Many Americans recognize the clear connection between mass immigration-driven population growth and growing threats to the environment. Nevertheless, the two issues are very rarely raised together, although the open borders lobby attempted to play the environmentalist card in its attempts to stop former president Trump’s border wall construction. Moreover, most environmental organizations, which in the past acknowledged the connection, have drifted towards open borders positions or simply prefer to remain silent on immigration, be it for ideological reasons or to avoid antagonizing powerful, pro-mass immigration donors.
Illustrating the environmental damage being inflicted is a short video released by Townhall senior writer Julio Rosas on Twitter, showing massive piles of trash – including dirty clothing, backpacks, and plastic bags – dumped by illegal aliens after entering the United States in the Yuma Sector of Arizona. Of course, this is nothing new (see here and here, for example).
As Reuters wrote back in 2012: “Trash tossed by thousands of illegal immigrants as they chase the American Dream has been a persistent problem for years in the rugged Arizona borderlands that lie on a main migration and smuggling route from Mexico.” And logic dictates that the greater the volume of illegal border crossings, the more garbage gets dumped in the border areas.
FAIR has been warning about the impact of mass immigration on the environment and natural resources for decades. One recent report emphasized that “states like Florida are in grave danger of losing unique plant and animal species if future population growth is not carefully planned. Any legitimate discussion about conservation and protecting our environment must include an honest examination of how reckless immigration policies not only lead to inefficient urban planning, but also place our natural resources and sensitive ecosystems at risk.” While this report focused specifically on Florida, similar situations are evident across the country.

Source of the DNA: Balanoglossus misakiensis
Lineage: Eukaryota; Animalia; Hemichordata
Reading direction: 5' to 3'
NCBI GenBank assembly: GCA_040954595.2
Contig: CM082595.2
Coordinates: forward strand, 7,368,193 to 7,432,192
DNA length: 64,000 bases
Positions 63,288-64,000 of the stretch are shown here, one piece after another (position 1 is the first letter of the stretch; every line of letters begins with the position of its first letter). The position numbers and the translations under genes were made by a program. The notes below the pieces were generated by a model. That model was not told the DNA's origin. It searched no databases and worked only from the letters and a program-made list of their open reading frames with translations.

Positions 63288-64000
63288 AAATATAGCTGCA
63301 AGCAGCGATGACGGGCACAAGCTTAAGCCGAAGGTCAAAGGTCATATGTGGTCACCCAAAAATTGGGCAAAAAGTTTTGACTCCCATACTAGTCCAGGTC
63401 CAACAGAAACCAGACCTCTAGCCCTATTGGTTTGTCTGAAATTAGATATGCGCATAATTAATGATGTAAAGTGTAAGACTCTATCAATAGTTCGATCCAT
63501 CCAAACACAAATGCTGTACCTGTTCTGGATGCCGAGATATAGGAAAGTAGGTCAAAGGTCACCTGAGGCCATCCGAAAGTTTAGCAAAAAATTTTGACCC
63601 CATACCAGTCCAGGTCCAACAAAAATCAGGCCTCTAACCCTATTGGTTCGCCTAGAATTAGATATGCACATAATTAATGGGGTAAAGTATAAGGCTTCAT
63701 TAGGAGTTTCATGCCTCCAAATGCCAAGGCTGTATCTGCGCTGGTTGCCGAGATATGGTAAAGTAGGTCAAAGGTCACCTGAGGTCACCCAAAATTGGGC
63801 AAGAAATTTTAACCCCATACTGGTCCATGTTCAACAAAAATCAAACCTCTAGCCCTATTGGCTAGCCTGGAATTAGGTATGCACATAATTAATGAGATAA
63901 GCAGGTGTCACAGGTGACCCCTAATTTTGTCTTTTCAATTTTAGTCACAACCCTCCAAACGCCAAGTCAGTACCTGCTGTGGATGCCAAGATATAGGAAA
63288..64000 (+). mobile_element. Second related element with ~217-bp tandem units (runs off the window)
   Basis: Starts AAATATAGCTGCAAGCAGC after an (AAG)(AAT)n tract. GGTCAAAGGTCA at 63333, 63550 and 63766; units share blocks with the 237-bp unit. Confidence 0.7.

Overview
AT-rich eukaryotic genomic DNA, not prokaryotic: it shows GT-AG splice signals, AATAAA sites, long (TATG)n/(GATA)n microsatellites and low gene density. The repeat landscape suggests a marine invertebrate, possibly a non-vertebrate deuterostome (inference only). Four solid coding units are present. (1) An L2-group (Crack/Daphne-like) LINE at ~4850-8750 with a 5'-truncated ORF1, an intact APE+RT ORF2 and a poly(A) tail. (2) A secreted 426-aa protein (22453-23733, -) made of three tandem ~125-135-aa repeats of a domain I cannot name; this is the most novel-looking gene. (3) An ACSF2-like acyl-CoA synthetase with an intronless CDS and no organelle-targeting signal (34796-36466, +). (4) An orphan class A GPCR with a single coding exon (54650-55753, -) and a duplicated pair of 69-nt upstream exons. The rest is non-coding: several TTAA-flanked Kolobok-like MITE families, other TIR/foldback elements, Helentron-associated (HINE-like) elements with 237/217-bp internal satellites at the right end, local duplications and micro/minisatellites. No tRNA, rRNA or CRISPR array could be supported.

FAIR also rated a broad swath of environmentalist groups, finding that “of the 25 organizations examined, 12 talked about overpopulation in general, but only 7 addressed it as a problem in the United States. However, while some groups did acknowledge immigration as a significant source of U.S. population growth, most shied away from advocating immigration reduction as a solution, with only two organizations recognizing the role that immigration has in population growth.” By eschewing the mass migration “elephant in the room,” these organizations are doing the U.S. environment and their own cause a disservice.
Hopefully, bona fide environmentalists will take heed and free themselves from the blinders imposed by the political agendas of many environmentalist organizations that either sympathize with mass immigration or simply ignore it. The surge of illegal immigration continues unabated, and 2022 will probably not be any better than 2021 given the Biden administration’s refusal to stem the crisis, enforce our laws, and secure our borders. That undoubtedly means just as much, if not more, garbage littering the Southwest border, more feet and vehicles trampling delicate flora, as well as long-term environmental damage caused by rapid and unplanned population growth and urban sprawl.
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